health-related fact checks

FALSE: Foot pads can detoxify the body, reduce risk of cancer and stroke

Rappler.com
FALSE: Foot pads can detoxify the body, reduce risk of cancer and stroke
There is no evidence that supports the claim that foot pads can detoxify the body or reduce the risk of cancer and stroke
At a glance
  • Claim: Footpads can detoxify the body and reduce the risk of cancer and stroke.
  • Rating: FALSE
  • The facts: There is no evidence that foot pads can detoxify the body or reduce the risk of cancer and stroke.  
  • Why we fact-checked this: A video circulating on social media is marketing detoxifying foot pads. The video has amassed upwards of 1.4 million views, 22,000 reactions, and 3,000 comments.  
Complete details

A video posted on January 10, 2022, by the Facebook page “Menstr Nin” markets “Kiyome Kinoki Cleansing Detox Foot Pads,” claiming that these can remove toxins from the soles of your feet, thereby reducing your risk of getting cancer and stroke.

These claims are false.

The Philippine Food and Drug Administration has issued an advisory for the public to not purchase or use these products. The foot pads in question have not undergone the FDA’s evaluation process and so the agency cannot assure the public of these products’ quality and safety.

For a 2008 report by National Public Radio on these foot pads, they tested them by comparing a used and unused foot pad and sending them to a laboratory for analysis. The results were that there were no significant differences between the used and unused pads, debunking the claim that they were able to remove toxins from the feet.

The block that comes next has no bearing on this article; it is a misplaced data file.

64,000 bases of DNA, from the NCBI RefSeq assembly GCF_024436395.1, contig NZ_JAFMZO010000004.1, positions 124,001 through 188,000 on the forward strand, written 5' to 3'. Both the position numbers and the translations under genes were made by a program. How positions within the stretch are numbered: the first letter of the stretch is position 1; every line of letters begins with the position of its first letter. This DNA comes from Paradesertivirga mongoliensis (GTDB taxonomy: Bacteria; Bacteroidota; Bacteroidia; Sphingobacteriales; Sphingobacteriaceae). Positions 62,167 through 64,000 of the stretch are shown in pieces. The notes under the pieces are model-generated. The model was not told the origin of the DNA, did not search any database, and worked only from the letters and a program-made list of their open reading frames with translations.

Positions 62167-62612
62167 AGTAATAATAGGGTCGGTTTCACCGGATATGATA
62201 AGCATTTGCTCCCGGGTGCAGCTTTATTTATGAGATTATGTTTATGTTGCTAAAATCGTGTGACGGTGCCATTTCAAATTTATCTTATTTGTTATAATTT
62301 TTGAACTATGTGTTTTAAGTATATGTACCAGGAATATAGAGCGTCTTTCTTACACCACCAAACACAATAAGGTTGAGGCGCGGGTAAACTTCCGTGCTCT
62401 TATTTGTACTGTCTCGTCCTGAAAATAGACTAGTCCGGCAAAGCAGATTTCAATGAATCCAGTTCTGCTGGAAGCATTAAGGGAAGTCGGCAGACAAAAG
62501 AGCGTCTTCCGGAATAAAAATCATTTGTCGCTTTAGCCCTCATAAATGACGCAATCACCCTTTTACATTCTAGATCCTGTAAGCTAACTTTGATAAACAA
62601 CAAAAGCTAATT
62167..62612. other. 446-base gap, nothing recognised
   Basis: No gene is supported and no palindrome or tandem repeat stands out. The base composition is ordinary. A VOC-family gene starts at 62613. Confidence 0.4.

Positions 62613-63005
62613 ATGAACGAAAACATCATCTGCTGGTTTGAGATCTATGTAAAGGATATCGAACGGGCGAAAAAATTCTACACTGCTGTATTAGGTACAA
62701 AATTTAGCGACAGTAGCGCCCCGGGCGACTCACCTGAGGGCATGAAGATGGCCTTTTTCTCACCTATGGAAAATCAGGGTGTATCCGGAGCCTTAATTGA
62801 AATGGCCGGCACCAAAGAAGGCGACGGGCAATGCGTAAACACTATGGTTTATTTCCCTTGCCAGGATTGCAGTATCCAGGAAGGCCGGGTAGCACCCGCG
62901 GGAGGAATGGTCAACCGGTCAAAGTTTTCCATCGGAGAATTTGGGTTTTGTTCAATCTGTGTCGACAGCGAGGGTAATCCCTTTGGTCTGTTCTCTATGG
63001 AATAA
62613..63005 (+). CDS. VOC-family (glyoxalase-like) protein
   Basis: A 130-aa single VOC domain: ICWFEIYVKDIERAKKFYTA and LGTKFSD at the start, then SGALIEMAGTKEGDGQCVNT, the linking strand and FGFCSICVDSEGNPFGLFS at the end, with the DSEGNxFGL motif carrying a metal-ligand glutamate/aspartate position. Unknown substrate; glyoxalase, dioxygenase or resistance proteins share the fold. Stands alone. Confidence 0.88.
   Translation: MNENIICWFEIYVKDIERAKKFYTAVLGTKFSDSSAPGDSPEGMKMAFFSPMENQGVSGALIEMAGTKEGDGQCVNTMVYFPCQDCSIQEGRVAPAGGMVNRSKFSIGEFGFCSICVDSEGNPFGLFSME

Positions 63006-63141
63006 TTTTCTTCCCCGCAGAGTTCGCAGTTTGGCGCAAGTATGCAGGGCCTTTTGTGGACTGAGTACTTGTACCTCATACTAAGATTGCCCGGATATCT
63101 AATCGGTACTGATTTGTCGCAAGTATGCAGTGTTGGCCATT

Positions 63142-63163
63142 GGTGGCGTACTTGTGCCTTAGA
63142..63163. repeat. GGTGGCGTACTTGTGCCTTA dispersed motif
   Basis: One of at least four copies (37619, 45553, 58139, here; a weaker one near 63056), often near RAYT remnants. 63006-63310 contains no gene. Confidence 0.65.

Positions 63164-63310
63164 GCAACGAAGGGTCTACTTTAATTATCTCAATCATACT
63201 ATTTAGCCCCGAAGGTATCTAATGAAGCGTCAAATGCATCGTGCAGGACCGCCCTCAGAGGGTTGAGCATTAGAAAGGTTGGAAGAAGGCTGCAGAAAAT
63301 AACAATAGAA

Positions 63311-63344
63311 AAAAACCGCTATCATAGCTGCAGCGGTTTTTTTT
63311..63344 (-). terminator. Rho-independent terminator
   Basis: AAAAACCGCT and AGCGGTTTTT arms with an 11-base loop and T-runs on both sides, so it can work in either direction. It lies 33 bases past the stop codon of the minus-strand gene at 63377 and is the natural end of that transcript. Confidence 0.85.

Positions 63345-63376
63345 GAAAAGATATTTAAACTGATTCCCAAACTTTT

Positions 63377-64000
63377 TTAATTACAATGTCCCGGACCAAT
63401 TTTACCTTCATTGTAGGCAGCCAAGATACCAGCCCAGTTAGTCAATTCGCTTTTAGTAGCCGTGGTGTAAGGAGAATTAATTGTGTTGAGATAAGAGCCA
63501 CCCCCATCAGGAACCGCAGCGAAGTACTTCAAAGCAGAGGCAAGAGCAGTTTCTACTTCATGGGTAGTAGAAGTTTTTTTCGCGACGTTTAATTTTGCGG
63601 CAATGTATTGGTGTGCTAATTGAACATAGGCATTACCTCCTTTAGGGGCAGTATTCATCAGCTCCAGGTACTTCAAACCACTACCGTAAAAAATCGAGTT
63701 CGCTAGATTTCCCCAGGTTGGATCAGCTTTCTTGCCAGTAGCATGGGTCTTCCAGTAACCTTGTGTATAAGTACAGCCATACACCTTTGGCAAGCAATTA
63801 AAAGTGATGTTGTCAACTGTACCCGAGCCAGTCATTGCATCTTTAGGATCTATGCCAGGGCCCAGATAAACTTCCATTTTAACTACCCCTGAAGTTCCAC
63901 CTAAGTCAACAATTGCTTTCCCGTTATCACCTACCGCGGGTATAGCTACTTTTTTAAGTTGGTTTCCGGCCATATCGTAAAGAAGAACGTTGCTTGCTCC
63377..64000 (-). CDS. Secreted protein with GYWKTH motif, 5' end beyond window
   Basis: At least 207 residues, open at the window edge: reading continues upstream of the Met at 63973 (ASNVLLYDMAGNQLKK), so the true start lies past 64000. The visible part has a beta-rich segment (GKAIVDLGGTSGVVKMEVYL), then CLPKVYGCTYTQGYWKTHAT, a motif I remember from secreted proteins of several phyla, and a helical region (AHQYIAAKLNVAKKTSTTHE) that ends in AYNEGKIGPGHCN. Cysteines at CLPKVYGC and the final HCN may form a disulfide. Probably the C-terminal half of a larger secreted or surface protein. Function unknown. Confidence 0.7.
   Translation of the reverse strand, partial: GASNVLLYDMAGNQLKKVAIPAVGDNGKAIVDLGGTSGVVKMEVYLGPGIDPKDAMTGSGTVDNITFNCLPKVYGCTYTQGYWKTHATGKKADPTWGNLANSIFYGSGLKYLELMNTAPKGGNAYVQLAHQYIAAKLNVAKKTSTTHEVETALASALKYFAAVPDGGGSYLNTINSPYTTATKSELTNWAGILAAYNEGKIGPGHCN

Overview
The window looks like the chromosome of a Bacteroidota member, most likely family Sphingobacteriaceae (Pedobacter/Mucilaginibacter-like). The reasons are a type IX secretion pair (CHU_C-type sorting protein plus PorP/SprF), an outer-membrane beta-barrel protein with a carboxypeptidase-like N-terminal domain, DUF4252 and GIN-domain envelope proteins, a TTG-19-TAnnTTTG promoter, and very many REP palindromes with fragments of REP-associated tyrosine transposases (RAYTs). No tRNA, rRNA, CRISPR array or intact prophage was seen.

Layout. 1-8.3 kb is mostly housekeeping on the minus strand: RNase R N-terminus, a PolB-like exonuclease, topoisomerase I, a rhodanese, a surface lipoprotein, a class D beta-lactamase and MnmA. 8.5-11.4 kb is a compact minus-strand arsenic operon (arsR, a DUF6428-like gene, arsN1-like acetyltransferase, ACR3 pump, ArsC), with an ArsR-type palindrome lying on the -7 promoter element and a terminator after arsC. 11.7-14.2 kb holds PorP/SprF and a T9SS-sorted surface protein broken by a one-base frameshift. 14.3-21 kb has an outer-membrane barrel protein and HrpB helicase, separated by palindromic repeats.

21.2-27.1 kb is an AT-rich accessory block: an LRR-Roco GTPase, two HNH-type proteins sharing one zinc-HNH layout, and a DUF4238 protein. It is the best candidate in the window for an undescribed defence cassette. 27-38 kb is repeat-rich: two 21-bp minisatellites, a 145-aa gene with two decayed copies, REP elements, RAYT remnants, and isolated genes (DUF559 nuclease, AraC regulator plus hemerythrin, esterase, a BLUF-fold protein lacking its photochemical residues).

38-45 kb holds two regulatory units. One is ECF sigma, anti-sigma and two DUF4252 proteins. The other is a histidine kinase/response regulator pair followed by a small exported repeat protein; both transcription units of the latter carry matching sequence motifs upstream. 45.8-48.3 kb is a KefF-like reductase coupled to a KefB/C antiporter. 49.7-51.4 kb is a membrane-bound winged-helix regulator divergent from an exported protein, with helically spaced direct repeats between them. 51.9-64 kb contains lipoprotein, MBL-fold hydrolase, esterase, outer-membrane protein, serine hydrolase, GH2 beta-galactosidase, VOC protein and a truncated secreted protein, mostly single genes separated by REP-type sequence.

The same report theorized that the dark color that occured due to these pads were not the toxins being removed from the feet but instead the result of a chemical change from the contents in the pad being exposed to moisture.

Francisco V. Navarro, a medical doctor and lecturer on traditional Chinese medicine at the Ateneo de Manila University and the Ateneo School of Medicine and Public Health, stressed that “there is no scientific evidence for these claims.” He added that, although traditional medicine employs the use of “herbal poultices, plasters, and pads…these are meant to add or apply, rather than remove [toxins].” 

Navarro added that even if these plasters were to work, they would remain to be “unprincipled” from the bioethics perspective of traditional Chinese medicine. He said, “If the diagnosis is an excess condition where excesses and toxic [materials] have to be expelled or cleansed, the first step is to stop adding to the excess.” 

Navarro reminded the public to instead pursue lifestyle modification, moderation, and “[maximize] the natural elimination processes of the body through sweating, urination, bowel movement, and breathing, including meditation and counseling for mental excesses.” – Renzo Arceta/Rappler.com

Keep us aware of suspicious Facebook pages, groups, accounts, websites, articles, or photos in your network by contacting us at factcheck@rappler.com. Let us battle disinformation one Fact Check at a time.

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